We sometimes eat dessert as a snack on Christmas day, rather than just after the meal. These shortcakes are a new favourite, though they’re really nice in a bowl full of strawberries and cream, too. I like to use duck eggs, but you don’t need to.
- 110 g (½ cup) caster sugar, plus extra, to dust
- 100 g unsalted butter, softened
- 2 eggs
- ½ tsp vanilla essence
- 1 large lemon, zested
- 200 g (1⅓ cups) plain flour
- ⅛ tsp baking powder
- 150 ml pouring cream
- 2 tsp elderflower cordial (see Note)
- 2 tsp pure icing sugar
- 500 g strawberries, hulled, quartered
Oven temperatures are for conventional; if using fan-forced (convection), reduce the temperature by 20˚C. | We use Australian tablespoons and cups: 1 teaspoon equals 5 ml; 1 tablespoon equals 20 ml; 1 cup equals 250 ml. | All herbs are fresh (unless specified) and cups are lightly packed. | All vegetables are medium size and peeled, unless specified. | All eggs are 55-60 g, unless specified.
Preheat oven to 180°C. Grease 2 x 12-hole gem scone pans or similar and dust with sugar. Using an electric mixer, beat butter and sugar for 5 minutes or until pale and fluffy. Add eggs one at a time, beating well after each addition, then add vanilla, lemon zest and a pinch of salt and mix to combine.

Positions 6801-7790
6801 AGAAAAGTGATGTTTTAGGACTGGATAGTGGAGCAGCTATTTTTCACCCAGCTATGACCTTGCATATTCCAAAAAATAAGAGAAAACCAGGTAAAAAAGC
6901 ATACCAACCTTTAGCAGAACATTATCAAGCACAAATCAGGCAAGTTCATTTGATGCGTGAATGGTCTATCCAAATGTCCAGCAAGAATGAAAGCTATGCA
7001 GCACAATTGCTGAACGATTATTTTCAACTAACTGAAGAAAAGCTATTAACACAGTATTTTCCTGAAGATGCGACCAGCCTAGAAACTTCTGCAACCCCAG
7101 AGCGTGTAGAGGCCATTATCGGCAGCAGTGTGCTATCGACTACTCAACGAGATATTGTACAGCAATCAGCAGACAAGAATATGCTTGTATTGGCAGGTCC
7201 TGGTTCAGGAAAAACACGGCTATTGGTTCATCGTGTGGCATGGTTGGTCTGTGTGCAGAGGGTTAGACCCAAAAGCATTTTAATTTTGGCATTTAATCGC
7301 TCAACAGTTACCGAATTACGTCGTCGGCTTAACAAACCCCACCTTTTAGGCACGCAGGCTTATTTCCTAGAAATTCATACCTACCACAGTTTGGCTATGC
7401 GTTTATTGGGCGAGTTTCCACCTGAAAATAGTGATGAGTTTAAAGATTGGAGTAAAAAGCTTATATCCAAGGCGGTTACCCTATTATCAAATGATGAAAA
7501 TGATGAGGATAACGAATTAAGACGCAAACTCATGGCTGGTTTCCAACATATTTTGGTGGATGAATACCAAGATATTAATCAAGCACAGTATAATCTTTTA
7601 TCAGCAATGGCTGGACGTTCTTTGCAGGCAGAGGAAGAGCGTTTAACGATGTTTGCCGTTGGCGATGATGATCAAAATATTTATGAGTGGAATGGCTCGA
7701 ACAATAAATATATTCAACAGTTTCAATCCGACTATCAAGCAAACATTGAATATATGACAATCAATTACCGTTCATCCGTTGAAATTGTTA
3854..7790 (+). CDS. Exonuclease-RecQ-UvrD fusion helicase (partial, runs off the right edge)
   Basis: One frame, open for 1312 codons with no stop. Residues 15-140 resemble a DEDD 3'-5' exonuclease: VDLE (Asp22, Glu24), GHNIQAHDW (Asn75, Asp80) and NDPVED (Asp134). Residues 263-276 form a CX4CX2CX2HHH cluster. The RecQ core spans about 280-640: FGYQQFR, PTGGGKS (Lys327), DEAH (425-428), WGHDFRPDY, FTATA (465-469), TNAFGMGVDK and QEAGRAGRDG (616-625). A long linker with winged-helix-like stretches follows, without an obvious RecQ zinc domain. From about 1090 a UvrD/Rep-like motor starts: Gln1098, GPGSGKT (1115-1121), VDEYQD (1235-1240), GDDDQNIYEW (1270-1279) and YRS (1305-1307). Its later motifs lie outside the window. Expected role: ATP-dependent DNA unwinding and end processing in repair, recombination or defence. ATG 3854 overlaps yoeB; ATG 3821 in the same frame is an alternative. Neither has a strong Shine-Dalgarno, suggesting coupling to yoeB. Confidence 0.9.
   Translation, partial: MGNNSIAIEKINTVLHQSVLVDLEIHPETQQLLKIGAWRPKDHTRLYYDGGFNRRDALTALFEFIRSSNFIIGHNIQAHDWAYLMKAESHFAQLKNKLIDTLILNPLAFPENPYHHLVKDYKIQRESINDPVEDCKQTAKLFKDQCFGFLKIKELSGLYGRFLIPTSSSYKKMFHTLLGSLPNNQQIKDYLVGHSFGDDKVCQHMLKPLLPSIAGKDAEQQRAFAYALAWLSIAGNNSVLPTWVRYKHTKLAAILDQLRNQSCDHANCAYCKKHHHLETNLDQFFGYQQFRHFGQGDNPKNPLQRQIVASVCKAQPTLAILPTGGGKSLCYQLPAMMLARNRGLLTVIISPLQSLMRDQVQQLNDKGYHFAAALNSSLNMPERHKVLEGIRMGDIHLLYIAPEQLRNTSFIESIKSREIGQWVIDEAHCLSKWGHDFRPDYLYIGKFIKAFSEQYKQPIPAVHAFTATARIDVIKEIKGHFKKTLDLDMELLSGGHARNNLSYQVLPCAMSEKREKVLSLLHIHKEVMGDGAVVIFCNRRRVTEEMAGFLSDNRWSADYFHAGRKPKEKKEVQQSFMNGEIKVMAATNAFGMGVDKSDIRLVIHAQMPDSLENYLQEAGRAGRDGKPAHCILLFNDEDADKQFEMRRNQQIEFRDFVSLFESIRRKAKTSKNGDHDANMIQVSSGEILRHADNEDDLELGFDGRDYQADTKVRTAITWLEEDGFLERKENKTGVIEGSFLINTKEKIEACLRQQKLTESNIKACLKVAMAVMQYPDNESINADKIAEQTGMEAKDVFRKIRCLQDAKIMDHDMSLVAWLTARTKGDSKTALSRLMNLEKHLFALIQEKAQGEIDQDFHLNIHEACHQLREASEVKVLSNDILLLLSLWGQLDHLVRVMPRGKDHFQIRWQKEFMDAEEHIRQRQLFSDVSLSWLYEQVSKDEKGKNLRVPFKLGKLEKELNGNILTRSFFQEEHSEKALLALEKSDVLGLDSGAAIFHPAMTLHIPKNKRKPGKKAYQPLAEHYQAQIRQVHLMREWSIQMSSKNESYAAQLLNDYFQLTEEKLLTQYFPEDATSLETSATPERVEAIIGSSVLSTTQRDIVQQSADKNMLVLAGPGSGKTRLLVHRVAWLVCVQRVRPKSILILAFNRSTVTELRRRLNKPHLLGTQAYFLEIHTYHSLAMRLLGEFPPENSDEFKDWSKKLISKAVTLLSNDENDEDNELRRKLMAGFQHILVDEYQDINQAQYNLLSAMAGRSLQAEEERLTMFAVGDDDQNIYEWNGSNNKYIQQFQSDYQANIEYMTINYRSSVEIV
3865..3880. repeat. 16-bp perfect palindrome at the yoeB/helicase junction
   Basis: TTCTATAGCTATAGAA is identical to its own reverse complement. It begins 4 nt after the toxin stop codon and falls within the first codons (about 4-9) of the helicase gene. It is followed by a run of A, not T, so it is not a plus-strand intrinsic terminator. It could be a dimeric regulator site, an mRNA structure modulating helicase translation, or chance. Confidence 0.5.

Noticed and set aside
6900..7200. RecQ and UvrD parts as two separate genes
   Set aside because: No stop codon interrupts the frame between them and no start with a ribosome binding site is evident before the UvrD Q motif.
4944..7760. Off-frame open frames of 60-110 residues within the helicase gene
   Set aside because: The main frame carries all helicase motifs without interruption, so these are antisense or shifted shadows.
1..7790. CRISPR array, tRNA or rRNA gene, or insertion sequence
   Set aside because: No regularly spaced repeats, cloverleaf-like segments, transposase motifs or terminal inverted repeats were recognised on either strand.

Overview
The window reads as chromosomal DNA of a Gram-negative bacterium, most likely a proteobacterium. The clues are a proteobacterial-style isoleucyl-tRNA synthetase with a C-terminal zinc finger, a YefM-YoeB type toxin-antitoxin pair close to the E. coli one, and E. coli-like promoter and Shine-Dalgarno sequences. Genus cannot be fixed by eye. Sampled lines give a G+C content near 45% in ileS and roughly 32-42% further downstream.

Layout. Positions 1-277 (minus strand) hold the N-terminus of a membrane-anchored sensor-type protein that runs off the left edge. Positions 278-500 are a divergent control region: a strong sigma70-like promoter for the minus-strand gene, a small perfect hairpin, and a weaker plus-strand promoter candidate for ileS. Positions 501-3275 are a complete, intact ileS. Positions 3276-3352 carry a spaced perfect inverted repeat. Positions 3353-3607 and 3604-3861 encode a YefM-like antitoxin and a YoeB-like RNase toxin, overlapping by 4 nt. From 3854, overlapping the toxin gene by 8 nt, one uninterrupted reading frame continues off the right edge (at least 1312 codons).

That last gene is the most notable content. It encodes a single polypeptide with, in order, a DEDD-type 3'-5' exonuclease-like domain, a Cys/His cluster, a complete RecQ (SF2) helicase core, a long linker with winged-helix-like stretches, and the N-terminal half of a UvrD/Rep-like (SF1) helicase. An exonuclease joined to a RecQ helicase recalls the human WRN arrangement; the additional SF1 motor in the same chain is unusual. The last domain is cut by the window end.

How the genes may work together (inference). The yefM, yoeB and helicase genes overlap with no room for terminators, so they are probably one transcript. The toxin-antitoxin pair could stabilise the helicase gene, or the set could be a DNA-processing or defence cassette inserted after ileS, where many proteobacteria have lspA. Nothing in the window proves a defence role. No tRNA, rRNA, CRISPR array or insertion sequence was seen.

Fold in flour and baking powder and mix until just combined. Spoon mixture into gem scone pans, leaving a little room for the mixture to expand. It’s neater if you flatten the top, but I don’t bother.
Bake in the centre of the oven for 10 minutes or until starting to brown and a skewer inserted into the centre of the cakes comes out clean. Remove from oven and cool for 10 minutes in pans, then transfer to a wire rack.
Meanwhile, whip cream with elderflower cordial and icing sugar to soft peaks. Top each shortcake with a spoonful of cream and a piece of strawberry to serve.
• Elderflower cordial is available from supermarkets.
Photography Alan Benson. Food preparation Sadie Chrestman. Styling Michelle Crawford.
As seen in Feast magazine, Dec/Jan 2014, Issue 38.